“Eat here for $1,” reads a large sign in red letters outside a fast food joint in the center of Caracas, the capital of Venezuela.
Rayza Calaforra comes her to eat almost every day. For one dollar, she can buy an arepa (a traditional corncake) for breakfast. When the menu changes, she can buy an empanada and juice for the same price.
“Even though an arepa or other food may be more affordable somewhere else, it's more practical for me to pay directly in foreign currency,” explains Calaforra, who receives part of her salary in US dollars, as do most Venezuelans with formal jobs.
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The deal is tempting in a country where the official currency is the bolívar, which is suffering from inflation at around 10 million percent. A year ago, the use of the US dollar was practically banned for Venezuelans. Transactions in dollars were under severe restrictions and the unlicensed use of the US currency could land people in jail.
Then everything changed. The country went from having tight controls on monetary exchanges to fiscal anarchy, where the dollar appears to have displaced the devalued bolívar. How Venezuela came to have thousands of US bills in free circulation is unknown. But today, tradesmen, businessmen, taxi drivers, fruit sellers, even doctors and lawyers carry out their transactions in dollars, or even euros.
But some experts have an explanation for the country’s new dollar craze: organized crime.
Luis Vicente León, president of survey company Datanálisis, explained that due to the scarcity of Venezuelan paper money, more than 35 percent of transactions in the country are conducted in foreign currency. But this has kicked the door wide open for the creation of shell corporations acting as fronts for money laundering operations. “As this situation continues, the market is very attractive for illicit operations,” he warned.
Criminal lawyer Luis Izquiel confirmed to InSight Crime that foreign currencies currently drive Venezuela’s precarious economy. “A large part of these bills enter our economy through organized criminal activities without us realizing it. No one can explain how an informal vegetable seller can quote a kilo of potatoes in dollars or how a taxi driver, in the middle of a blackout, charges for his services in dollars and has the cash on hand to give you your change.”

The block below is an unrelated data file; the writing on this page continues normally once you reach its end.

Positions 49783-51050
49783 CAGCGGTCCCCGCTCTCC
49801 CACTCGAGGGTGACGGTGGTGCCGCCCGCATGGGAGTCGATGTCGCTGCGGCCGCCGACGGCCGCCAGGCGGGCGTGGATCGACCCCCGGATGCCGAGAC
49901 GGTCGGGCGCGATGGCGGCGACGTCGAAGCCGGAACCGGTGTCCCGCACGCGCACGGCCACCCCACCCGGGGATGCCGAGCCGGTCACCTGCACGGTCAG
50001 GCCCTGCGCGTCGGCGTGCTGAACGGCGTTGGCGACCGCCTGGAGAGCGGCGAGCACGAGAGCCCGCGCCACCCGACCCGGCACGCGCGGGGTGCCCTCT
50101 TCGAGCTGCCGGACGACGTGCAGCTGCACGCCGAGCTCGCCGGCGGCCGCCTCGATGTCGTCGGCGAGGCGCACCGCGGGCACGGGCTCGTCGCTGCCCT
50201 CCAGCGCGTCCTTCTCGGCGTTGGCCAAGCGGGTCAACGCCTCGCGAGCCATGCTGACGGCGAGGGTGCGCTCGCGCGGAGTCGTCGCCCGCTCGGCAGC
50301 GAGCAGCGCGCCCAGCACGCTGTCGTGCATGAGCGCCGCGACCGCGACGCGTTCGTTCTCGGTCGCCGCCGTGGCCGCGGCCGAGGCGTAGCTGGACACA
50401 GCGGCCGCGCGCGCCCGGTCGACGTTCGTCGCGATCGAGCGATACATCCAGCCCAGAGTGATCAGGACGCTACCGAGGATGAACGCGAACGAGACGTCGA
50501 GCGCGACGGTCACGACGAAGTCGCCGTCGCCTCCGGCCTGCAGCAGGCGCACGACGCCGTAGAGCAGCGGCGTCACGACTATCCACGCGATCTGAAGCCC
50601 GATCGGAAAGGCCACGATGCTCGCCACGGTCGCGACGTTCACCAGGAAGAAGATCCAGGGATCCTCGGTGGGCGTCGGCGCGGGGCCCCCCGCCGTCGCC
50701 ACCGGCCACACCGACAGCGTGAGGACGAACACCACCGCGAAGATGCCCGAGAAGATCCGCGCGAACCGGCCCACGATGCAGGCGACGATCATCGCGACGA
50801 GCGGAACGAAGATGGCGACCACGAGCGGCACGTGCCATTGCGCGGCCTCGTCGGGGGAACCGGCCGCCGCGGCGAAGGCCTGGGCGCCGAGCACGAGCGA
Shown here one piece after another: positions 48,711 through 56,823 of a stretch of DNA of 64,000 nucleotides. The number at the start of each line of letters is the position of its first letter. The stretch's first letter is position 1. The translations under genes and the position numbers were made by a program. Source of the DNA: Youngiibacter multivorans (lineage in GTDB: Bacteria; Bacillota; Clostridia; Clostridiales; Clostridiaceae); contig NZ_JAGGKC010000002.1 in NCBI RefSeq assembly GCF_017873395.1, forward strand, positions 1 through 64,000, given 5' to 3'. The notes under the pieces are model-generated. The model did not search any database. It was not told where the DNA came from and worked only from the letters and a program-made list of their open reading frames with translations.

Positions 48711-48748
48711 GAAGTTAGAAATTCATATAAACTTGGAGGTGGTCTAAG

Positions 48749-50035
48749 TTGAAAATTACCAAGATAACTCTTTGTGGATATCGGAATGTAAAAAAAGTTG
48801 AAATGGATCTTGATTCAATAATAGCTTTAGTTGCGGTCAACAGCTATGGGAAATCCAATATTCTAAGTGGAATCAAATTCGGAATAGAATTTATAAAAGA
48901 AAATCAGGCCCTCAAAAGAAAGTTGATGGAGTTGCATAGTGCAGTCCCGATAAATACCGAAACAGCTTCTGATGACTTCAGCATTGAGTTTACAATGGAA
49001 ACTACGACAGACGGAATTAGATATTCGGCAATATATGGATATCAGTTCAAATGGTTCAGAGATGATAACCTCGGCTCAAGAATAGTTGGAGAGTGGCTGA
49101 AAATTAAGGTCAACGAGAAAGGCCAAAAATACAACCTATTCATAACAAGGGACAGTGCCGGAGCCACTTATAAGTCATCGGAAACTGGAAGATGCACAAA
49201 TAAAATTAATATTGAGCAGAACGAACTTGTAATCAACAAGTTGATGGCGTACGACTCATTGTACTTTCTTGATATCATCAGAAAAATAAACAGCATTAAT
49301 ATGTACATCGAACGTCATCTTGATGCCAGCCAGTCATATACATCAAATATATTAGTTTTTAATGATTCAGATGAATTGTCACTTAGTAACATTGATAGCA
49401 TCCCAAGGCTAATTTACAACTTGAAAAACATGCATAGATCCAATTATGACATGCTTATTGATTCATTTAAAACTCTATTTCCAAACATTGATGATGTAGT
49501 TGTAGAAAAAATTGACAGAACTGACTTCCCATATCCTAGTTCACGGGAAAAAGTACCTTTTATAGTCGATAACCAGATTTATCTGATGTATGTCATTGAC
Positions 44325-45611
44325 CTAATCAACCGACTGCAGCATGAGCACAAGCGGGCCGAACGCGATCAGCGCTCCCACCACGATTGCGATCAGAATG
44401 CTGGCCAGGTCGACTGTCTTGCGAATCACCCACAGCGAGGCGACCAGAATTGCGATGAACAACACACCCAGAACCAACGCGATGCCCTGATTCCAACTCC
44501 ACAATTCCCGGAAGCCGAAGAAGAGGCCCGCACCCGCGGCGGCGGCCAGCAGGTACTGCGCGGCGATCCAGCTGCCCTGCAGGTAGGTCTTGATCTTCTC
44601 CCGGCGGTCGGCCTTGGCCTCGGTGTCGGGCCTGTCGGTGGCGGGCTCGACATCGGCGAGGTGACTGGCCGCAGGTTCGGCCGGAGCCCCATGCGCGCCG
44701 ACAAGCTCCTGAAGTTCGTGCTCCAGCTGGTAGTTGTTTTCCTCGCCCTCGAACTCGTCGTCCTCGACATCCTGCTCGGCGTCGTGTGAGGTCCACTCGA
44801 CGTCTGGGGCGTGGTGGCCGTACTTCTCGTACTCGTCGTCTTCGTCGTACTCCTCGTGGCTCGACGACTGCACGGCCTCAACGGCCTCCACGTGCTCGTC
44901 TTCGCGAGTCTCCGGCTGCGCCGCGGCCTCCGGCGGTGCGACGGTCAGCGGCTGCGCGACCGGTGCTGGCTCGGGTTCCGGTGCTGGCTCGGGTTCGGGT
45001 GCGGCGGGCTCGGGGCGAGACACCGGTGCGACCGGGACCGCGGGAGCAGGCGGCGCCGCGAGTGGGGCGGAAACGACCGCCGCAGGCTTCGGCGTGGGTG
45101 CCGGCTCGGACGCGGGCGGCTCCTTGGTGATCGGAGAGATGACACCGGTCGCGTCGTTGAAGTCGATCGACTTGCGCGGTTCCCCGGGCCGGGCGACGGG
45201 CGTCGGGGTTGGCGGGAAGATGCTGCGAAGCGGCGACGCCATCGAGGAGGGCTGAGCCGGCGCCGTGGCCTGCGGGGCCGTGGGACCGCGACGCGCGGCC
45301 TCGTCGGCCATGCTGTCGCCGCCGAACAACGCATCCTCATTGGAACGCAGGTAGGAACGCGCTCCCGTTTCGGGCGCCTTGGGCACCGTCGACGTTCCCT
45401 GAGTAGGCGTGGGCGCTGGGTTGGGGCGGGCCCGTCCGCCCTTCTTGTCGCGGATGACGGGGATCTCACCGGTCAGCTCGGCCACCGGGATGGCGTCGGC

Criminals are also demanding US dollars be used for ransoms, extortion fees, and when desperate people pay to flee the country. Businessmen, merchants and police officers in the state of Aragua told InSight Crime that criminal gangs favor dollars be used when extortion payments as the cash cannot be traced.
Strengthening of Organized Crime
León added that there are multiple incentives for informal activities in Venezuela. “It is evident that organized crime will flourish in an economy isolated by US sanctions on government officials and state-run businesses, and hyperinflation and induced dollarization (play into their hands.)”
He stated that, based on data from economic consultancy Ecoanalítica, more than $6 billion in US currency is circulating within Venezuela, largely linked to three criminal economies: gold smuggling, oil smuggling and drug trafficking.
Alejandro Rebolledo, a former Venezuela Supreme Court Justice and money laundering expert currently living in exile, said "criminals have found the country to be a safe haven for smuggling food and medicine, counterfeiting medicines and spare vehicle parts, as well as for drug trafficking, illegal mining, kidnappings and extortions. Payments for all these [activities] are in dollars.”
Rebolledo told InSight Crime that neighborhoods designated as “peace zones” have been entirely surrendered to criminal groups, operating with impunity since the police do not enter. “In Caracas, the 23 de Enero parish, which is controlled by ‘colectivos,' may have more arms and ammunition than any military battalion. All of the weapons trafficking and selling arms is handled in hard cash with US dollars, as are illegal activities inside prisons.”
Rebolledo says that the Nicolás Maduro administration has laundered billions of dollars from Venezuela using frontmen, to disguise these operations. He explained that the money laundering of the Venezuelan regime has been tracked through the arrests of Venezuelans or their associates abroad. “This is how they have identified the routes, names, bank accounts, PDVSA corruption cases, invoices and shell companies involved," Rebolledo explained.